New York’s Foreign-Born Artists Face Visa Headaches, Uncertainty

by Marcelo Baez on January 26, 2016 · 1 comment Art and Society + Opinion

Photos from the author's monthly Spanish-language dance party Rico Suave

Photos from the author’s monthly Spanish-language dance party Rico Suave

I’ve been working as a DJ and promoter in NYC’s nightlife for a decade. Many of my events are focused on promoting music from Spain and Latin America and, as a result, a lot of my patrons are from Spanish-speaking countries. I love my job because, since I was born in Mexico, putting on events gives me the opportunity to meet people from similar cultural backgrounds. Now I count many of the people I’ve met at work among my closest friends. Also, through Spanish-language nightlife, I’ve come to realize just how much of New York’s art world/cultural workforce emigrated here from Ibero-America.

But unlike many of these friends, most of whom came to the States with a visa, my family moved here with greencards. One thing I’ve learned after mingling with many of my visa-holding friends is how broken, ineffective, and taxing the American visa process can be. I wouldn’t diminish the incredibly difficult struggles of full-on undocumented individuals, but I now know that even when a person follows the proper bureaucratic etiquette, there’s no guarantee of housing, job stability, freedom of travel, or—at the very least—access to clear information.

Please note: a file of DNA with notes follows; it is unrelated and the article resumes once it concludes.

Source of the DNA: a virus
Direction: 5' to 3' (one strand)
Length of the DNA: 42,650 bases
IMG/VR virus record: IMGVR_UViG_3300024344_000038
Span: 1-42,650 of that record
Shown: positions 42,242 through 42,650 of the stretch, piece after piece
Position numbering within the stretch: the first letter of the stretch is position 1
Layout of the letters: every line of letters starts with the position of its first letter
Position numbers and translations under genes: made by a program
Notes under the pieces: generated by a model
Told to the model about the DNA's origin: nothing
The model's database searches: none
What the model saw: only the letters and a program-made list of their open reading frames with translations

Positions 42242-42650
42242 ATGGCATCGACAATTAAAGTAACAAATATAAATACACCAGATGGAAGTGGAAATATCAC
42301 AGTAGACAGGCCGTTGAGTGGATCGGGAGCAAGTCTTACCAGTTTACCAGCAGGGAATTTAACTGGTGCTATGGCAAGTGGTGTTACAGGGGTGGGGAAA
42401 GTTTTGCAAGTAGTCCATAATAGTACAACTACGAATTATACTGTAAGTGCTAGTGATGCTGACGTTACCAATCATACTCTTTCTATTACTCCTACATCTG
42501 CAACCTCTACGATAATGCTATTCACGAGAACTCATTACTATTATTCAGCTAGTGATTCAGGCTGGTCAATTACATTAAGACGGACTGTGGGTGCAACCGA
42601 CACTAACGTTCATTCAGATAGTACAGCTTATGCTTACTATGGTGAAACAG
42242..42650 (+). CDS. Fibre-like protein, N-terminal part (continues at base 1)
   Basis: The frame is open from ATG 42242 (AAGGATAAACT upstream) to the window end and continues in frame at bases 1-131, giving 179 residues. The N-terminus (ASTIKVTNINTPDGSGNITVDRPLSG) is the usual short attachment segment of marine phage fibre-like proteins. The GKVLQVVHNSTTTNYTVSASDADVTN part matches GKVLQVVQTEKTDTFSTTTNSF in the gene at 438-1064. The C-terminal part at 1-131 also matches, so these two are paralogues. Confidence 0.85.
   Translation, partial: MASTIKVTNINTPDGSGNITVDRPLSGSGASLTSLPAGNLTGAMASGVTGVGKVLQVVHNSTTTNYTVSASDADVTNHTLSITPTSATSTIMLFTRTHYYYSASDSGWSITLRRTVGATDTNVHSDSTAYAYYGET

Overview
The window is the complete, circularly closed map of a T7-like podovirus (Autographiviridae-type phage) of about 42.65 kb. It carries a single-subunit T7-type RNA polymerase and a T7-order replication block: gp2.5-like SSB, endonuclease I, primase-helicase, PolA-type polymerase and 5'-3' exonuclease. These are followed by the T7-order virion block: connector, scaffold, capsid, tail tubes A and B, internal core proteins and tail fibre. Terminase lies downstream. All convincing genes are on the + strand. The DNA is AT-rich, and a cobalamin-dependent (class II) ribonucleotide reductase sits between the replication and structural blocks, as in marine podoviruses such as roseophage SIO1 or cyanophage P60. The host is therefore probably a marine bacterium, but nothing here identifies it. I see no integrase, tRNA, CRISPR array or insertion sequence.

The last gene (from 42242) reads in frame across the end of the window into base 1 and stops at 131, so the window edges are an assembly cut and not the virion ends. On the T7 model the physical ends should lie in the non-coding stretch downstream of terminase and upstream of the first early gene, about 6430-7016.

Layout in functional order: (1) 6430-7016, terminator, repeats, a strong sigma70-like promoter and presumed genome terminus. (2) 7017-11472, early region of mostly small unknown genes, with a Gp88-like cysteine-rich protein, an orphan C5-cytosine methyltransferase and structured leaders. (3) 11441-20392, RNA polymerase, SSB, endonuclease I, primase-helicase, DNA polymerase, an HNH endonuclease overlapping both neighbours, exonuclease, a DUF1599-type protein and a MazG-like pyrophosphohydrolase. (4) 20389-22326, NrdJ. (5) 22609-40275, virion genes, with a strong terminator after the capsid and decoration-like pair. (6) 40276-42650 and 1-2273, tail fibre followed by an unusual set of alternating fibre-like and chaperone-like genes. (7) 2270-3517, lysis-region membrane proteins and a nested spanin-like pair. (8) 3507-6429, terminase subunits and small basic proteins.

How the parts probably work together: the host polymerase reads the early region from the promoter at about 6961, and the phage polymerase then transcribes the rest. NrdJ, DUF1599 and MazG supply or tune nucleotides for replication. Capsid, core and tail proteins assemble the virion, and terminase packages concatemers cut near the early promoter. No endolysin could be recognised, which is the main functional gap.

Antonio, a developer for one of the biggest comic book publishers in the country, knows exactly what it’s like to be a victim of the defective visa system:

“Apparently someone in the American immigration database has a similar name to mine, and that person got in trouble with the American government. While trying to renew my visa in 2011, I went back to Mexico, where I only planned to stay for 3 days, which is the time it normally takes to complete the process. But since the database flagged my name as being someone I’m not, the USCIS had to investigate my identity, and I could not get back to my job because my approval was placed on hold. During the ordeal, trying to get any helpful information from the USCIS office was futile. The process took 3 months, and I was stuck in Mexico for the entire time.”

Oh, sure: being able to take off to Mexico for three months sounds like the perfect vacation—until you remember that you still have to pay incredibly expensive New York rent, and that you’ll probably get fired from your job because no reasonable boss will ever give you that much time off.

Ramón, who was already a working architect back in Mexico, had no choice but to work his way from the bottom: